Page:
Almost one in 10 council tax payers in Chorley are in arrears, new figures have revealed.
There are 4,597 people in council tax arrears – 9.35 per cent of tax payers in the borough – an increase from 3,383 people (seven per cent) in 2013.
“The team has seen a dramatic increase in the number of clients worried about council tax debt, in particular since the introduction the council tax reduction scheme.”Lisa Bolton
The total amount owed is £1,629,009, which is a cumulative total and includes money owed from the start of council tax in 1993.
That figure has increased from £1,160,826 in 2014-15 and £1,010,575 in 2013-14.
The largest amount owed by an individual is £13,926.08, the information shows.
Coun Peter Wilson, deputy leader of Chorley Council, said: “We have seen a significant increase in the number of homes built in the area in recent years and there have been changes to the welfare benefits system, the introduction of council tax support and changes to council tax discounts which have all had an impact on the numbers of people with a council tax liability.”
There are several options available to Chorley Council to recover council tax arrears, including bankruptcy proceedings, placing a charging order against a tax payer’s property, direct deductions from earnings or benefits, and referral to an enforcement agency.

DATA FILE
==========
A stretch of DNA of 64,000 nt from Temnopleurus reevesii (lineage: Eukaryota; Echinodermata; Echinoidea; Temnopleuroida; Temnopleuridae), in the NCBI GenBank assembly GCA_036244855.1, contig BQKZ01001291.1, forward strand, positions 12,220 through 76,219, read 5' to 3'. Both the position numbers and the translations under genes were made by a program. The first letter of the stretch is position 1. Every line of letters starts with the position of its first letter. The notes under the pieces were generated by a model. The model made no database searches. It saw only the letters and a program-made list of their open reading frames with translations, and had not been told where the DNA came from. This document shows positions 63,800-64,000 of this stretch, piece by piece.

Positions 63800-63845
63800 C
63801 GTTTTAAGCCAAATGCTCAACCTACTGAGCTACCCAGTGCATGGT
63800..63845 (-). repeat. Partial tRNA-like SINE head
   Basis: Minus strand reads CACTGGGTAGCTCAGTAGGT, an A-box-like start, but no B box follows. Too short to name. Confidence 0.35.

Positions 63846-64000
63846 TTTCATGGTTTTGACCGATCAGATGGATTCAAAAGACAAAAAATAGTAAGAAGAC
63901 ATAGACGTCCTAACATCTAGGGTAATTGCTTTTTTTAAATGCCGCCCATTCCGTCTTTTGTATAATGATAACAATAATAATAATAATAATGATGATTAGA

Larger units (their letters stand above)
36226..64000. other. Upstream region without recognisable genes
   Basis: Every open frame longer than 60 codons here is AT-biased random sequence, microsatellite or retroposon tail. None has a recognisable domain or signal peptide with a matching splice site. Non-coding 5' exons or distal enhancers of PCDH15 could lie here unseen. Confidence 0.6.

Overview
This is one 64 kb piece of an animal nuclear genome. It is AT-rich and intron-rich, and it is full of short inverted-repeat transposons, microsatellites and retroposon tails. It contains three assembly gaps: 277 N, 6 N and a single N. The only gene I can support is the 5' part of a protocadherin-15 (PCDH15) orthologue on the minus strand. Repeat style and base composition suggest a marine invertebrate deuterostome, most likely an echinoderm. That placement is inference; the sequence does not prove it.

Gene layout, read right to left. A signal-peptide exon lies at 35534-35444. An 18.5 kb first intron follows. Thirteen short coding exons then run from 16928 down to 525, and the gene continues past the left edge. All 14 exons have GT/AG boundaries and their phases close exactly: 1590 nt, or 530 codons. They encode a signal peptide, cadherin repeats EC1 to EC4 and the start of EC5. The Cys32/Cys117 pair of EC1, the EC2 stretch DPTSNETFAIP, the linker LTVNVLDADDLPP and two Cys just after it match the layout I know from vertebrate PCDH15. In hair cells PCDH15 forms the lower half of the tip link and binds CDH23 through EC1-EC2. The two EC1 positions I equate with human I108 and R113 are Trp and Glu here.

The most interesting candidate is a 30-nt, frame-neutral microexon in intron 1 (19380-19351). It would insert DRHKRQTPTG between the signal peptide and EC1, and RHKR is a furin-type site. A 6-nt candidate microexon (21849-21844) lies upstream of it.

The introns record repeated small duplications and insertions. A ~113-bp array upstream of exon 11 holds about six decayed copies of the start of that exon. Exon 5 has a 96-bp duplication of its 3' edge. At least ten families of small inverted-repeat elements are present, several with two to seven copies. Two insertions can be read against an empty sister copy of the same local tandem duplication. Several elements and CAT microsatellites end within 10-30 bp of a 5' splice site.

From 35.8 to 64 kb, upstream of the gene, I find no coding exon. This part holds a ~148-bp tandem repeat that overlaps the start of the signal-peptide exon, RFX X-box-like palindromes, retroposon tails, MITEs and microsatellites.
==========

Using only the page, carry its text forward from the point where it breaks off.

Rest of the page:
If the enforcement agency’s action is unsuccessful, the council can pursue recovery through committal to prison proceedings. The number of people summonsed to court for non-payment of council tax in 2014-15 was 6,086, up 1.25 per cent from 6,009 in 2013-14.
Coun Wilson said: “We all have a responsibility to pay council tax. Indeed we do have an excellent council tax collection rate here in Chorley, typically around 98 per cent collected each year.
“However, there are people who do struggle to pay and if anyone finds themselves in that position, I’d urge them to get in touch with us on 01257 515151 as soon as possible as we can offer help and advice.”
Chorley Council receives just under 11 per cent of the council tax collected, while 10.5 per cent goes to the police and just over four per cent to Lancashire Fire And Rescue Service. The majority of the money collected from Chorley residents – 74 per cent – goes to Lancashire County Council.
County Coun David Borrow, deputy leader of LCC, said: “Council tax is an important way of funding local services.
“It’s vital that council tax is collected efficiently, particularly in the current financial climate where every penny counts. We welcome the way Chorley Council is still able to keep arrears to the minimum.”
Lancashire West Citizens’ Advice Bureau has seen a rise in the number of people seeking advice about council tax arrears.
Lisa Bolton, head of the debt team, said: “The team has seen a dramatic increase in the number of clients worried about council tax debt, in particular since the introduction the council tax reduction scheme. This scheme has replaced the council tax benefit system for the vast majority of claimants.
“For many however, the main cause of growing council tax debt is simply a matter of low income.”